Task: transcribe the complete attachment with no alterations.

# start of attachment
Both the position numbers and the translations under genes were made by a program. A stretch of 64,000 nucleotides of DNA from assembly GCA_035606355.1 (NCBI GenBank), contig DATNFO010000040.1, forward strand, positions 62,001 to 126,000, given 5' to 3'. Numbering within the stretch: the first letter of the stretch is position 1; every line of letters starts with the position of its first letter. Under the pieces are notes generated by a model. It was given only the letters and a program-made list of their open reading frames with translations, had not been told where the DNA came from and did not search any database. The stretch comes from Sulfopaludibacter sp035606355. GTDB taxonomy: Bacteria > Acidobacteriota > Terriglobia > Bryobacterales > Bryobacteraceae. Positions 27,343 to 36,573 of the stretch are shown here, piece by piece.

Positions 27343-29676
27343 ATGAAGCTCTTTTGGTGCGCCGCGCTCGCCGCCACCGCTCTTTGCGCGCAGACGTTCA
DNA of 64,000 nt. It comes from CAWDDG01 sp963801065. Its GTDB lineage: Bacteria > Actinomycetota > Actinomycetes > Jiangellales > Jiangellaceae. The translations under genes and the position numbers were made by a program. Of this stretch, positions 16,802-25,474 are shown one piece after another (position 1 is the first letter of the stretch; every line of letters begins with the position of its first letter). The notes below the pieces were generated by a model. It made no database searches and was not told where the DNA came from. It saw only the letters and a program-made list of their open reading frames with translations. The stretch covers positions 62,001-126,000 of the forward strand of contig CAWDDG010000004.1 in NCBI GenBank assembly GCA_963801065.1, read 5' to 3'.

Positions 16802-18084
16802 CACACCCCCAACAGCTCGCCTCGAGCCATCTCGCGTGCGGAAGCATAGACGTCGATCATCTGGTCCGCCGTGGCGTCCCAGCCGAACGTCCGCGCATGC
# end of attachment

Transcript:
Both the position numbers and the translations under genes were made by a program. A stretch of 64,000 nucleotides of DNA from assembly GCA_035606355.1 (NCBI GenBank), contig DATNFO010000040.1, forward strand, positions 62,001 to 126,000, given 5' to 3'. Numbering within the stretch: the first letter of the stretch is position 1; every line of letters starts with the position of its first letter. Under the pieces are notes generated by a model. It was given only the letters and a program-made list of their open reading frames with translations, had not been told where the DNA came from and did not search any database. The stretch comes from Sulfopaludibacter sp035606355. GTDB taxonomy: Bacteria > Acidobacteriota > Terriglobia > Bryobacterales > Bryobacteraceae. Positions 27,343 to 36,573 of the stretch are shown here, piece by piece.

Positions 27343-29676
27343 ATGAAGCTCTTTTGGTGCGCCGCGCTCGCCGCCACCGCTCTTTGCGCGCAGACGTTCA
DNA of 64,000 nt. It comes from CAWDDG01 sp963801065. Its GTDB lineage: Bacteria > Actinomycetota > Actinomycetes > Jiangellales > Jiangellaceae. The translations under genes and the position numbers were made by a program. Of this stretch, positions 16,802-25,474 are shown one piece after another (position 1 is the first letter of the stretch; every line of letters begins with the position of its first letter). The notes below the pieces were generated by a model. It made no database searches and was not told where the DNA came from. It saw only the letters and a program-made list of their open reading frames with translations. The stretch covers positions 62,001-126,000 of the forward strand of contig CAWDDG010000004.1 in NCBI GenBank assembly GCA_963801065.1, read 5' to 3'.

Positions 16802-18084
16802 CACACCCCCAACAGCTCGCCTCGAGCCATCTCGCGTGCGGAAGCATAGACGTCGATCATCTGGTCCGCCGTGGCGTCCCAGCCGAACGTCCGCGCATGC